Shabbat Shalom: Parshat Vayishlach Genesis 32:4-36:43
By Shlomo Riskin
Efrat, Israel - This week’s Bible portion recounts the tragic death of
young Mother Rachel in child-birth, during Jacob’s journey home to Israel.
“ And it was when her soul was departing, because she was dying, that she
called his name Ben-Oni (the son of my travail); and his father called him
Ben Yamin (the son of my right hand)” (Genesis 35:27).
Is it not strange that father Jacob would change his son’s name from the
one given by his beloved wife in such difficult circumstances? And why
do we read in the very next verse, “And Rachel died; and she was buried on
the road to Efrat, which is Bethlehem” (35:28)? After all, Efrat is
barely fifteen miles from Hebron, the ancestral burial place. Why not
travel the extra distance and bury her together with the Abrahamic
family, next to the husband who worked so hard for her hand in marriage and
who loved her so deeply?! I believe that herein lies a profound
message about the significance of Efrat as well as about the unique
personality of Rachel.
With her dying breath, Rachel names her second son Ben-Oni; The Hebrew oni
can mean travail, as in the onan state of mourning during the period between
the death and burial of a close and beloved relative, or it can mean
strength, as in Jacob’s blessing of his first-born son Reuven, You are my
first-born, my power and the first of my strength...(Genesis 49:3).
Rachel’s name was therefore a double-entendre, a name given to two
possible meanings, each very different from the other: it could either be
taken to mean “the son of my travail” or “the son of my strength.”
Jacob wishes to place the most positive interpretation on the name given to
this second son of his and Rachel’s. Jacob also adds the nuance,
“son of my right hand”, since Rachel was at the same time the true
source of his strength as well as his right-hand partner, soul-mate and
I do believe, however, that there is yet an even more profound meaning to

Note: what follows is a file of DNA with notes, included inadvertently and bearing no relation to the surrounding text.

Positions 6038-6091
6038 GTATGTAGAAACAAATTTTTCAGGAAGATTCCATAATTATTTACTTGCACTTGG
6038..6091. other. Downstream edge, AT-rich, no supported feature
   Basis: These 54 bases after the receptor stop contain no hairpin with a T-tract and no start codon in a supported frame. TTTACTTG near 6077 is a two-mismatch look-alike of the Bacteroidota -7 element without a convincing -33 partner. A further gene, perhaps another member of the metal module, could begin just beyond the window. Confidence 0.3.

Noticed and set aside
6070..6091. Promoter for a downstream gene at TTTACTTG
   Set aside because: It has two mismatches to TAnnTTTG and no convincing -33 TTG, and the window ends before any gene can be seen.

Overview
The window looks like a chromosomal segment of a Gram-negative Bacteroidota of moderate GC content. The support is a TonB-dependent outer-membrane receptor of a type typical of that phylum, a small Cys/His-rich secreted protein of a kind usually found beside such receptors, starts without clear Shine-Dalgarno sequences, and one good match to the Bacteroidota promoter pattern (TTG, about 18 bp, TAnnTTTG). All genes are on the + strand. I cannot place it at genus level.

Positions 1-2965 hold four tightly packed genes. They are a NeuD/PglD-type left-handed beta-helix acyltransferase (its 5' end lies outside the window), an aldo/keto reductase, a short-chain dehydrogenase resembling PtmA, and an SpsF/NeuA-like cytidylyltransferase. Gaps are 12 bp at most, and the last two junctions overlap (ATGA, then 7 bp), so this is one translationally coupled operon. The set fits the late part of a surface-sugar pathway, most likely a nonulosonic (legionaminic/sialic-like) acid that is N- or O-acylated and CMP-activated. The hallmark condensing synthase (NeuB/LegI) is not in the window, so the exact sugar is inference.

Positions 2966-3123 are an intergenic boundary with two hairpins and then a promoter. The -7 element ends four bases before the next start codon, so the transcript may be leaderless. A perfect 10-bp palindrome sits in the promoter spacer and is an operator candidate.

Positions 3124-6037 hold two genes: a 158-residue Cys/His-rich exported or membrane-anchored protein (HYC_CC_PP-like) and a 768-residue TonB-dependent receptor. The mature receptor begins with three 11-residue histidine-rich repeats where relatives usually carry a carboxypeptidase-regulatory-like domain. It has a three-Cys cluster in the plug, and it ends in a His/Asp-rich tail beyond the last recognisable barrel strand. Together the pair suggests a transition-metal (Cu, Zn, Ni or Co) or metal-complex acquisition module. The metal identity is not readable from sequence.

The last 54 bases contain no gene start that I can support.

the name given by Jacob. It would seem that Mother Rachel died on the
road to Efrat because she had stolen Laban’s household gods (t’rafim),
and Jacob - never dreaming that his wife was the culprit - declared to Laban,
“the one with whom the gods shall be found, that person shall not live”
(Genesis 31:32, and see Rashi as loc). Now why would Rachel steal the
gods? Rashi maintains that it was in order to prevent Laban from
worshiping idols - but then logic dictates that she should have destroyed
them! Apparently she held onto them during the journey, and hid them
from her father when Laban conducted his search. So what was Rachel
doing with them?
The noted archaeologist-historian Cyrus Gordon cites the custom of the Mari
and Nuzu ethnic tribes of the fertile crescent during the period of our
patriarchs: parents would bequeath the household gods to the heir who
was to receive the birthright and the major portion of the inheritance.
Apparently when Jacob had initially married Leah and Rachel, there
weren’t any adult sons of Laban; hence, Jacob sheparded the flocks and
developed the herds. By this time - almost two decades later - the
younger sons had grown up, and become jealous of their brother-in-law
(Genesis 31:12). Laban had certainly expected to leave the household gods -
and the inheritance - to the eldest of his sons. Mother Rachel,